Juniper Employee , Juniper Employee Juniper Employee
Let the Interns Lead Your Next Transformation
Oct 28, 2014


My last post highlighted some ~400-year-old insights of William Shakespeare on innovation systems. This (long overdue) post shifts to the opposite end of the spectrum to look at the innovation that will be driven by the youngest people in our industry: interns and graduates.


We all know that the world we live in never stands still, particularly in telecommunications. So, what should those just starting out in networking prioritise? Is it more important to learn about the way things are now or to focus on where things are headed? Do we have enough certainty to describe what networks will look like in 5 or even 10 years? This is the challenge I set out to describe in my guest lecture at RMIT earlier this month. I wanted to capture the exciting changes that are happening in our industry but that leaves a lot of ground to cover.


Let's begin with first principles. Access technologies across all media (wireline and wireless) continue to push towards a true gigabit era. G.Fast/FTTdp is extending the life of existing copper investments and wireless technologies continue to accelerate. These trends, combined with the increasing use of fiber, ensure that future networks will be flooded with user demand.


Faster networks enable greater use of cloud services as bandwidth and latency improve. And, since cloud provides higher cost-efficiency and agility, it is easy to see why more and more of our daily lives will flow to and from (and within) data center environments. This isn't just for end-user services but also for machine-to-machine or Internet of Things. Finally, investment will continue to shift to cloud as usage patterns become more cloud centric. In Australia this is already visible, with a 'cloud-first' mindset helping to make Australia a market leader in cloud adoption, particularly for financial and government use cases.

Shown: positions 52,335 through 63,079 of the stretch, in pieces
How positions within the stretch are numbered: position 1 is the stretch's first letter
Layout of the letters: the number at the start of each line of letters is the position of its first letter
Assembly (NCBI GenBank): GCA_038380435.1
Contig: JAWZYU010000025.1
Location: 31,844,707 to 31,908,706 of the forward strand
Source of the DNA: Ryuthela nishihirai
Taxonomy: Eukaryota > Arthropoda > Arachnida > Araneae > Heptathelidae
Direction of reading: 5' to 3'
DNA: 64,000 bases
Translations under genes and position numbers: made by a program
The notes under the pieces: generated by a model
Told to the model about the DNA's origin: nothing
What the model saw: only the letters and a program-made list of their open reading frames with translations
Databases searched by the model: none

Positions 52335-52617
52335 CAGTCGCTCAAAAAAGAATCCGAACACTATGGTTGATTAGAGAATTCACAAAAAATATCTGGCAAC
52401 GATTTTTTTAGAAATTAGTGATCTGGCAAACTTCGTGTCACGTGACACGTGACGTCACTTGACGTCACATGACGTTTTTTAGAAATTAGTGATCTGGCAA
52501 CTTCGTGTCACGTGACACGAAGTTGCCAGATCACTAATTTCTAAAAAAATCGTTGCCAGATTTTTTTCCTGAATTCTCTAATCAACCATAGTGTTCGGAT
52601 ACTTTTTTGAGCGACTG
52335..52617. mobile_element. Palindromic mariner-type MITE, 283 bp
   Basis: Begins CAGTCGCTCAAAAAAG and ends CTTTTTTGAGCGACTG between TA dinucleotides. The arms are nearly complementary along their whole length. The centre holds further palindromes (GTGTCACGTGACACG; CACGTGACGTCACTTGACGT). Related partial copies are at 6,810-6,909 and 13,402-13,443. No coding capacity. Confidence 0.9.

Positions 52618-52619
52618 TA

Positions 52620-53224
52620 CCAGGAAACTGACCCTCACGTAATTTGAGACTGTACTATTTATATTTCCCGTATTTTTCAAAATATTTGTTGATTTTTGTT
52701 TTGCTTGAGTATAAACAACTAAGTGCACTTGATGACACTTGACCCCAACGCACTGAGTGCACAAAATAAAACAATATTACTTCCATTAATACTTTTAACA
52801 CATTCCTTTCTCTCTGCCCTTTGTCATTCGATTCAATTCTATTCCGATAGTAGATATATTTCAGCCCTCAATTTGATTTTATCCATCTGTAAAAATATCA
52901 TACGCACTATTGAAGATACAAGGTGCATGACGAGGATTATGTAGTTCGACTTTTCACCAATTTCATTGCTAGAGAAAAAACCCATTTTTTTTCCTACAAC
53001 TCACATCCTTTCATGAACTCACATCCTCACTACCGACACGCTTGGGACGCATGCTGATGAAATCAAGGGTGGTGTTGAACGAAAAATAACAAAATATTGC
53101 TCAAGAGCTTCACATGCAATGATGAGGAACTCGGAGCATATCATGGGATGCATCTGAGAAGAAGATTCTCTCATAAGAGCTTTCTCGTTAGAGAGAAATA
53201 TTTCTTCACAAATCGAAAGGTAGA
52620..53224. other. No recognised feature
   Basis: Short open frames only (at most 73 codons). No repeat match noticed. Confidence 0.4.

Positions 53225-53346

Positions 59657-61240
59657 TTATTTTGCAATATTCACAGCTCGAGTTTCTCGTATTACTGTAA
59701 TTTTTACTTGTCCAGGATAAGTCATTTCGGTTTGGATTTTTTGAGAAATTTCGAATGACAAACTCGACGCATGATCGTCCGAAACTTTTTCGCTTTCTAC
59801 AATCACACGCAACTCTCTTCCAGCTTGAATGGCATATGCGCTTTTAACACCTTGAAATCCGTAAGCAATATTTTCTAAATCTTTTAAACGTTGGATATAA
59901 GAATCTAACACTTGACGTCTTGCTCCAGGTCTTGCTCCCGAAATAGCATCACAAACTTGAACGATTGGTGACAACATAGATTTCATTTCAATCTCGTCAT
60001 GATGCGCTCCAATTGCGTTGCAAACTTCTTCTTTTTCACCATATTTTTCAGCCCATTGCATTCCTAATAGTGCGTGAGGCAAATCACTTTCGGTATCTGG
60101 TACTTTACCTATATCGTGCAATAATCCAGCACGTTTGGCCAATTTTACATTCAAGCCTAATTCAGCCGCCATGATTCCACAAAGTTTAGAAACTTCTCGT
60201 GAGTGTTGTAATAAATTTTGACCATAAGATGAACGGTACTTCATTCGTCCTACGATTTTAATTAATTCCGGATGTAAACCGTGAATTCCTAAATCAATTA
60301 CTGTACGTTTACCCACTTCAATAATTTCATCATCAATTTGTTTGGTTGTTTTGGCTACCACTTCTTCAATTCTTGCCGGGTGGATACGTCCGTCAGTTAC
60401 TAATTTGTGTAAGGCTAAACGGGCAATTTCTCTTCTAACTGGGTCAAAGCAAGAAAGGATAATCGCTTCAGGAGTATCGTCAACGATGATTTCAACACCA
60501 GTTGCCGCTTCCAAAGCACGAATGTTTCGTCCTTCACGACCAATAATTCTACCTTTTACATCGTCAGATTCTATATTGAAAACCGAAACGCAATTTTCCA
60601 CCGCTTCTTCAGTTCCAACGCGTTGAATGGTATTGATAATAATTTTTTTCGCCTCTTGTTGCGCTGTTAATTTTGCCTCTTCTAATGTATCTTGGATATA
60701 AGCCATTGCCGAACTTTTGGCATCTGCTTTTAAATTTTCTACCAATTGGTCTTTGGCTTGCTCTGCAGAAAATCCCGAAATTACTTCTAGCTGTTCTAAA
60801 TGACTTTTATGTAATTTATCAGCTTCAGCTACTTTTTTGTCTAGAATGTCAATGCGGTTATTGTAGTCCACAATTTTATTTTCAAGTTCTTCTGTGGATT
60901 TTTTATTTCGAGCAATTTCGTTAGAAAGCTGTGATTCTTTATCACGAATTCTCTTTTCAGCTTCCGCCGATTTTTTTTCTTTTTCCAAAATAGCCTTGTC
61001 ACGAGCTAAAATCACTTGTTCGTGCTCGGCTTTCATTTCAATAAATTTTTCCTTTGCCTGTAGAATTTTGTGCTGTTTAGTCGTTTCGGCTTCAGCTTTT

This is fueling the current enthusiasm for SDN and NFV; it's about making the network behave like the cloud. It’s the feedback loop for the cloud service model and it’s changing the way we build networks.


While most cloud commentary focuses on new applications and services enabled by the cloud, the impact cloud is having on  the network is equally important. Traditional network investment decisions are fixed on lengthy cycles that restrict the ability of network owners to respond quickly. Building networks is expensive, time consuming and risky. And even if network owners correctly identify technology evolution trends they must decide whether to modernize their existing business or leave it at risk of disruption while attempting to capture emerging opportunities.


It's therefore unsurprising that innovation often occurs outside the walls of the incumbents.


Yet these companies provide a large share of the employment opportunities for graduates. As a result, it might seem that graduates are stuck with a choice between potentially outdated thinking or limited job prospects. Many will join companies where rusted on employees may have done the same thing in the same way for the last 30 years or more. However, today’s students don't come with the baggage of technologies long-since expired and have the freedom to explore solutions that might seem too radical or uncertain to established veterans. Ultimately, these graduates have a tremendous opportunity to transform their chosen industries.


A Telco senior executive confirmed this to me recently stating that the acquisition of cloud-focused start-ups isn’t just about closing any technology or business models gaps with the OTT cloud providers, it is also a deliberate strategy to bring in young employees and a renewed culture of innovation.


My presentation (below) shows some of what we're doing at Juniper to challenge the system design and architectural paradigms that limit the ability of networks to respond to the impact of the cloud. Talking to the RMIT students after the lecture I was super impressed at the way their thinking spans many traditional boundaries, particularly between IP and IT domains. I was also happily surprised by the enthusiasm many students felt for networking start-up ideas they've been considering.


The lesson here for all of us - no matter what stage you're at in your career - is that you can't afford to stop seeking opportunities to learn new skills and challenge legacy thinking, unless you want to be a dinosaur. So maybe it wouldn't be a bad idea to let the interns lead your next transformation.